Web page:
Field trips are great.
They’re great because they get you out of the classroom and remind students that there’s a wider relevance to what you’re taking about and you’re helping them make a connection to it.
They’re great because they stimulate everyone to try something new (or at least, different) and get people on their toes.
So why don’t we do them more?
As with most things, it’s time and effort. You’ve got to organise it, prep from it, run it, debrief it: all important stuff, but (you ask yourself) is it worth the hassle?
Often, the answer is: no, it’s not. Especially if you’re working in a discipline that seems a bit remote from what one can do with a field-trip.
I’m very sympathetic to that viewpoint, but I’d also like to challenge it.
A useful starting point would be to note that I live and work in a quite small, commuter town, not far from London. Logically, that suggests if I wanted to run a Politics field trip, I’d get everyone on a train and head into the Big Smoke.
Actually, London’s one place I’ve yet to go with my students.
Instead, I’ve either gone long or gone short.
The long option has been Brussels, taking advantage of the Eurostar and (more importantly) the possibility of money from the European Union to pay for it all. Several times I’ve taken a group to play in big simulations in Belgium, in the institutions’ buildings themselves.
That’s all great and grand, but a lot of work. So let’s talk about the short option.
Many years ago, I was in the position to teach a module about terrorism (let’s leave the phrasing neutral and you can make up your own thoughts about how that came to be) and wanted to do something more applied. By coincidence, Guildford was the scene of a famous IRA bombing (with subsequent miscarriage of justice) in the 1970s, so one class, we just walked into town and spent the two-hour session walking and talking about that.
It was an excellent exercise, connecting the literature with the place, grounding students’ understanding in a material space and exposing a layer of local history that many of them didn’t know about. Plus it ran in the second semester, so it was sunny and warm and generally pleasant weather.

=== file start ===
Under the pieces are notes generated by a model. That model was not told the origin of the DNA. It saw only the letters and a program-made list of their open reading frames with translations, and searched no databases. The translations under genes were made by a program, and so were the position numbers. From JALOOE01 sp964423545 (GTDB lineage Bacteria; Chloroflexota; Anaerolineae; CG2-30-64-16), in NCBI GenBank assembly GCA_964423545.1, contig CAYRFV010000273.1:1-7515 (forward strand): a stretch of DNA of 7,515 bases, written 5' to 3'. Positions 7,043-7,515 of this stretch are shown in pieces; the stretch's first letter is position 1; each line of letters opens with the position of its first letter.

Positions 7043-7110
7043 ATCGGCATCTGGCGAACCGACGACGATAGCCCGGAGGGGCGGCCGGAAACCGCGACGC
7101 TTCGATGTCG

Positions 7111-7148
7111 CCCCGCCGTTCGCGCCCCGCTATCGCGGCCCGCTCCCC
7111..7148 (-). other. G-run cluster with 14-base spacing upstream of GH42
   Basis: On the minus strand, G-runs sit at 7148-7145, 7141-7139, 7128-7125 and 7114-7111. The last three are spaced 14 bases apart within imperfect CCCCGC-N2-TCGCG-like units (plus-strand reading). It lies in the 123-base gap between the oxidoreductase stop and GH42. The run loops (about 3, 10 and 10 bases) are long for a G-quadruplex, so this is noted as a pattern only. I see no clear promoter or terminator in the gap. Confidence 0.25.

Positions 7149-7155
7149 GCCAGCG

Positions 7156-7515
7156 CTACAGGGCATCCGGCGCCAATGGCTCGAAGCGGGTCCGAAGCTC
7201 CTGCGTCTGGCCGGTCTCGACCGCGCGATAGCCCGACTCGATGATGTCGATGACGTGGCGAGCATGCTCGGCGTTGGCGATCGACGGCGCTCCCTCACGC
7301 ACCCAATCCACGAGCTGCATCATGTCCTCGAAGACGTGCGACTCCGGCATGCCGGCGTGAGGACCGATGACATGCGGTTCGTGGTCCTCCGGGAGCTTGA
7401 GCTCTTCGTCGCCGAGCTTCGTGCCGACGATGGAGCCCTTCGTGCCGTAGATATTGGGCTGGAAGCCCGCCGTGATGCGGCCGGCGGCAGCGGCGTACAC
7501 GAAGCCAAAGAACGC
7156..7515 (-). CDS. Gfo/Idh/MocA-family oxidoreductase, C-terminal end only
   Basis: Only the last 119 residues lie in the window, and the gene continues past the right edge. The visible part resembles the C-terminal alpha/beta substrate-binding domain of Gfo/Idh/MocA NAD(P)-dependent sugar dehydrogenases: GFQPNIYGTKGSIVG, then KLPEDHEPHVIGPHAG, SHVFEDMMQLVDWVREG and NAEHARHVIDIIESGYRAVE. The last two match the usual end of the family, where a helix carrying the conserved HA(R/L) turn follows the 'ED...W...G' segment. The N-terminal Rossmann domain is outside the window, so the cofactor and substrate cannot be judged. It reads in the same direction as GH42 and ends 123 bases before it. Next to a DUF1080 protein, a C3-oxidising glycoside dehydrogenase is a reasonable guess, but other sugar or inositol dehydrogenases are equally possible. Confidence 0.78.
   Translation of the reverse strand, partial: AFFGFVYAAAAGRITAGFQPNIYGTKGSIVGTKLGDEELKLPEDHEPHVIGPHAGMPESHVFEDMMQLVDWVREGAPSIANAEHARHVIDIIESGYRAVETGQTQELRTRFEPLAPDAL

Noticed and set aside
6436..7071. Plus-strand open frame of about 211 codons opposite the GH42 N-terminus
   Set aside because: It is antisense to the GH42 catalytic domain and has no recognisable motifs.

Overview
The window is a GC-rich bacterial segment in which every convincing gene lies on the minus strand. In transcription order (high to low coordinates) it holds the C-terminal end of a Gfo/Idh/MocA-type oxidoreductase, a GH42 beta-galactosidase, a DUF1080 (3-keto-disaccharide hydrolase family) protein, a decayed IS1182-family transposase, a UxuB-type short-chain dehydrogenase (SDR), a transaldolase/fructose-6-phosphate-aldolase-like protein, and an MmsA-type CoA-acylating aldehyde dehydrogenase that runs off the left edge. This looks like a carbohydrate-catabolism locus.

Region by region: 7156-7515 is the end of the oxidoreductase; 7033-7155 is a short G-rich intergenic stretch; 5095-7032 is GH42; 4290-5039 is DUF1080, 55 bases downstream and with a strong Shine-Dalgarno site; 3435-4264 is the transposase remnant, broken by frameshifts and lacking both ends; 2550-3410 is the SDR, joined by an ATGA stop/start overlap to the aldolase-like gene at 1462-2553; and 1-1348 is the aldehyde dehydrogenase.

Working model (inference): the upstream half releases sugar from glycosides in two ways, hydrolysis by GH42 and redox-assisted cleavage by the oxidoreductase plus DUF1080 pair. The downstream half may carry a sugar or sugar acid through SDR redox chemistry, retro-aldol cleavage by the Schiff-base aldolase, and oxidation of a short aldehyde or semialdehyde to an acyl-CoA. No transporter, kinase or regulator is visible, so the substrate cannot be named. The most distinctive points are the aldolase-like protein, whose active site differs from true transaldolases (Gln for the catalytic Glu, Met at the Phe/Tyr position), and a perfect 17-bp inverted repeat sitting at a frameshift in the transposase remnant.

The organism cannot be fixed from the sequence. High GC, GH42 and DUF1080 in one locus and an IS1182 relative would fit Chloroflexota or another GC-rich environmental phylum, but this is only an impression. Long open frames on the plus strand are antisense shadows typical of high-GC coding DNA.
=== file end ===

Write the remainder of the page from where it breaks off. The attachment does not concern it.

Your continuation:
I only taught that module a couple of times, but the value of that mini-field trip has remained and now I’m about to try it again with a different group.
Later today, I’m taking my Liberal Arts & Sciences students approximately 20 metres off-campus, to show them the cathedral that sits above our university. There, we’re going to talk about different disciplinary ways of seeing the world and then I’m going to send them off with some video cameras to find their own projects, which they can then bring back to our base (which may, or may not, be a cafe) so we can see what they found.
The idea is just the same as a normal field trip – applying knowledge to the real world – but on a much smaller scale. Even if you don’t have an eventful local history or a cathedral nearby, you have something that you can use as a starting point for a discussion or an activity. So why not break free of that classroom?
3 Replies to “The littlest field trip”
I had to look up the definition of tabbard — I’m guessing that’s a word that the cheese-eating surrender monkeys of yore brought to England.
I surprise myself by bothering to look this up. Wikipedia says (http://en.wikipedia.org/wiki/Tabard) you’d call it a cobbler apron, but that sounds too ridiculous, even for you guys.
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